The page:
Sunday, 1 October 2017

Catalonia: another simple solution sure to fail

In the early part of last century, the American commentator HL Mencken pointed out, “there is always a well-known solution to every human problem — neat, plausible, and wrong”.

In Spain, elements in the troubled region of Catalonia have felt for a long time that they would be better off outside the Spanish state.

I say ‘elements’ because a great many Catalans are far from convinced that this is the right solution for their region – even if it is, in fact, a nation. Many on the left, for instance, are concerned by a separatist movement they see as xenophobic and conservative; many in the centre of the political spectrum see themselves as Spanish as well as Catalan, feel there’s no contradiction between the two and believe Catalonia would enjoy a more secure future linked with the other Spanish regions than on its own.

So which side commands a majority of Catalan opinion?

Opinion polls are only worth so much, as we have learned to our cost in numerous elections around the world. Even so, they’re about the only indication we have of where an electorate’s view stands, outside an actual election. The Centre d'Estudis d'Opinió (Centre of Opinion Studies) is a body that is run by the Catalan regional government, so one wouldn’t expect it to be biased against the views of that government, and yet even it has found a majority against independence in every poll bar one since late 2014, and in three of the last four, including both polls carried out in 2017.

The regional government is currently held by nationalists. They have decided that they wanted a referendum on independence in the hope that it would endorse their separatist views. In response, the central government in Madrid made it clear that it regarded such a referendum as illegal and ordered the Catalan government not to hold it.

Let’s pause a moment at this point.

Here’s one approach the Madrid government could have taken. It could have announced that it would not regard any referendum result from Catalonia as binding. That would have laid down that in no circumstances would a vote for independence have had any effect on the central government or lead to any change in the law concerning Catalonia.

The referendum could have gone ahead. If the opinion polls had proved accurate, the result would have been a rejection of independence, massively discrediting the separatist movement. The regional government might have fallen; the question of independence would have been off the table for many years to come.

Had the referendum delivered a vote for independence, the Spanish government would simply have confirmed that it was non-binding. They would have faced a reinvigorated separatist movement but, having made their own position powerfully clear beforehand, they would have had a strong, pre-declared position from which to build a new view of the Catalan situation resulting from the vote.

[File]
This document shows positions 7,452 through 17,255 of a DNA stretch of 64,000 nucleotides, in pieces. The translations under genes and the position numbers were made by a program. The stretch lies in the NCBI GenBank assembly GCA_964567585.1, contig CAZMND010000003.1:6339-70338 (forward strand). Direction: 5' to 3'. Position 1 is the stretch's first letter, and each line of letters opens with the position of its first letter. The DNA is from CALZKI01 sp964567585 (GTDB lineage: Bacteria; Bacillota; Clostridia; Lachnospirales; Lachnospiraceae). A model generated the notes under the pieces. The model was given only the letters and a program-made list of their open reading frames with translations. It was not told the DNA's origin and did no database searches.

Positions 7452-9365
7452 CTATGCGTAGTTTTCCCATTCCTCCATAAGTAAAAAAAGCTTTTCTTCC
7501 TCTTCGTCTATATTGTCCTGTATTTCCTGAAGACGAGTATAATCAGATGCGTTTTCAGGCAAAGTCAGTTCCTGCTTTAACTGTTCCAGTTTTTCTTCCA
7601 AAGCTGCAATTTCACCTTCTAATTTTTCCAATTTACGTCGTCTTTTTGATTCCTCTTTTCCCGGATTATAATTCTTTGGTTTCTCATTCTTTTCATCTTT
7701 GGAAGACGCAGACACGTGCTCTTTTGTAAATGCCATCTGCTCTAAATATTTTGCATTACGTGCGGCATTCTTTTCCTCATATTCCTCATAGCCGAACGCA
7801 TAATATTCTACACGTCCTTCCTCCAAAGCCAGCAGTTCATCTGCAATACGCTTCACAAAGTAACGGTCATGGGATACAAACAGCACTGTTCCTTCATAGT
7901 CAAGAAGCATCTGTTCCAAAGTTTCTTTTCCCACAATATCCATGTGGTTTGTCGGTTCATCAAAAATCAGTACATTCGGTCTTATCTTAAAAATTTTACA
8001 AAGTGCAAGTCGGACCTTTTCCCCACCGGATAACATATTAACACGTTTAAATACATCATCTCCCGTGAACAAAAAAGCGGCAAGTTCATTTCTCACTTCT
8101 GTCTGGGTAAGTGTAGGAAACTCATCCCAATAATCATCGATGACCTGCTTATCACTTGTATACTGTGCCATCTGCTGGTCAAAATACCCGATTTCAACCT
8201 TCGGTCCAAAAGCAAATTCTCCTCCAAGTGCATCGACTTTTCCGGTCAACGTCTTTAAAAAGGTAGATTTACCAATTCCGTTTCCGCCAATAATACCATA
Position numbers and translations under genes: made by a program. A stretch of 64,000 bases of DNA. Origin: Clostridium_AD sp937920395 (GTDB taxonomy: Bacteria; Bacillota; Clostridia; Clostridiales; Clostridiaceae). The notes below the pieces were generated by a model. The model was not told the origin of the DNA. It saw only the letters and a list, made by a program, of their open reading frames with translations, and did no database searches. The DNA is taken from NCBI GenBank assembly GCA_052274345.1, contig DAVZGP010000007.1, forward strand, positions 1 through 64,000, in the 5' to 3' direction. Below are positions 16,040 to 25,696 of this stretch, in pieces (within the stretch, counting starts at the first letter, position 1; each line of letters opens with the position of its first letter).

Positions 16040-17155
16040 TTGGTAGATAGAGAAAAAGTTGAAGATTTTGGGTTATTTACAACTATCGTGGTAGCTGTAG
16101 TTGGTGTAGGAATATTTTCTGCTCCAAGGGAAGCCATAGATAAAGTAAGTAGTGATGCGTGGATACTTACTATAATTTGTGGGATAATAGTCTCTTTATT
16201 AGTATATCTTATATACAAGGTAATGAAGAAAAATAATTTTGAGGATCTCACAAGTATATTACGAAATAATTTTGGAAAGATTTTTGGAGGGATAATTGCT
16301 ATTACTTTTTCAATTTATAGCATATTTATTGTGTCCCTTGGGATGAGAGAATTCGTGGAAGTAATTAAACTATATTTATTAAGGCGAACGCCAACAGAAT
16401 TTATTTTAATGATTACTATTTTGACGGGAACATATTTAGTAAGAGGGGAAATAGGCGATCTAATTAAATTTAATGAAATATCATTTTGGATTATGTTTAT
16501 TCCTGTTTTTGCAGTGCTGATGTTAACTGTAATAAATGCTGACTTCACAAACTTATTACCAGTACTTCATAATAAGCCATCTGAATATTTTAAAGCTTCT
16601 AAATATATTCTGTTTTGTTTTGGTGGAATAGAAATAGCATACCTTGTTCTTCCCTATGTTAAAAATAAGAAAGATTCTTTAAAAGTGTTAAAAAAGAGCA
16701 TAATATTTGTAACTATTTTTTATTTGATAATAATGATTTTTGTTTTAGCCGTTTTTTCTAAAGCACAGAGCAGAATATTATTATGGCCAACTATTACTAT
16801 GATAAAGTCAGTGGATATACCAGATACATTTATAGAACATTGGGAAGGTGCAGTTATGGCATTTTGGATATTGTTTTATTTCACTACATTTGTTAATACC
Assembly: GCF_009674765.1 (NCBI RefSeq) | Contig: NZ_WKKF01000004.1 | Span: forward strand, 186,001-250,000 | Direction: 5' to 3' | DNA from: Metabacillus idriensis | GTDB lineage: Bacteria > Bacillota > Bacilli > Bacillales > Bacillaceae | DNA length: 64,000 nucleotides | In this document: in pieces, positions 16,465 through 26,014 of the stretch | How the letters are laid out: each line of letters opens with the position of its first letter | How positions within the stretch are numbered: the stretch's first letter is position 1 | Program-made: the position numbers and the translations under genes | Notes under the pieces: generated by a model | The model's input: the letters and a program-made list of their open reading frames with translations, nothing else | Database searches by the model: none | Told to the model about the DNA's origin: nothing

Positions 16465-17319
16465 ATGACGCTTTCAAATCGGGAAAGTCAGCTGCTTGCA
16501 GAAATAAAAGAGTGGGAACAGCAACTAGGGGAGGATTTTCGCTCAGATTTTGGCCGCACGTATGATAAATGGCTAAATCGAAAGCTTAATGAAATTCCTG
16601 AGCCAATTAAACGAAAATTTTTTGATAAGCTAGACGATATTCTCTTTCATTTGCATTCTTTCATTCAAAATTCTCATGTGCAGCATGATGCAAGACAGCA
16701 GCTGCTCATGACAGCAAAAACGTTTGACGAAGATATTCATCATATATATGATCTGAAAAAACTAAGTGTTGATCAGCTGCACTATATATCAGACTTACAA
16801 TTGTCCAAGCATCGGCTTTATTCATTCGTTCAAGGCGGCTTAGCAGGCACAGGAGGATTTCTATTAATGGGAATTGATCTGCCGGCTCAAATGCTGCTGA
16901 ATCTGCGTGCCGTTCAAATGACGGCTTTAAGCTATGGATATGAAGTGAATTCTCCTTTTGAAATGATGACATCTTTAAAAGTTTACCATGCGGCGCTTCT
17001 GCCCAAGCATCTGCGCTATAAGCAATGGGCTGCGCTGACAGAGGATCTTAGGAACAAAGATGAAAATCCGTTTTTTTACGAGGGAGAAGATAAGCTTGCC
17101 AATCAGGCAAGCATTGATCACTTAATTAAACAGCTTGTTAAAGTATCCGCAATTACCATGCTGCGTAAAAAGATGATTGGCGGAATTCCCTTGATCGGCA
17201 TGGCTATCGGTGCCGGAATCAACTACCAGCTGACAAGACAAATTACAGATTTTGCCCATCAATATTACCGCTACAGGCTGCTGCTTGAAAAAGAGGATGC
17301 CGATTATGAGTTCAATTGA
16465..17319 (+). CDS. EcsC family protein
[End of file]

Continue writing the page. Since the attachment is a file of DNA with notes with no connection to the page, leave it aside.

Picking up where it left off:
That’s a complicated solution to a difficult problem. It leaves many issues undecided, requiring the government to come up with solutions later, pragmatically, in the light of circumstances. Instead, Spain decided that it wanted a well-known, neat and plausible solution.

So it opted for repression. It sent in the police. On the day of the referendum, they were shown battling with protestors in the streets, inflicting some serious injuries. The optics, as marketing people call them, were terrible: here were Spanish police, acting on orders of the Spanish government, using often violent power to prevent people voting.

When you’re acting in the name of democracy, that’s a pretty lousy image.
Unarmed civilians in fear of the police
Not a great advert for democracy
Governments seem to like resorting to the use of force. It can be domestic, as in Catalonia, or foreign, as in Iraq, Libya or Syria. It’s always a simple solution, easy to reach for, close to hand. And it usually ends in tears, as it did in Iraq, Libya or Syria.

In Catalonia, the bloodshed on the streets will have only one effect. It will unify and galvanise the opposition to Madrid. Those who opposed Catalan independence before, will come under increased pressure to change their view. If they refuse, they will be accused of treachery, of betraying the sacrifice of the dozens who suffered injury from police violence, all in the name of Catalan freedom. Some at least who opposed separatism, will change sides and back it.

Blood shed in Catalonia:
shameful behaviour to would-be voters, a boon to the separatists
In other words, from the point of view of the Madrid government, the situation will be as would have followed a referendum result backing independence. Or, rather, far worse: whatever the result, the separatists will claim they have been cheated and will draw additional strength from the powerful emotional cohesion that the spilling of blood gives to a cause.

The Spanish government of Mariano Rajoy chose a solution, police repression, that was well-known, neat and plausible.

And, as Mencken could have told him, wrong.

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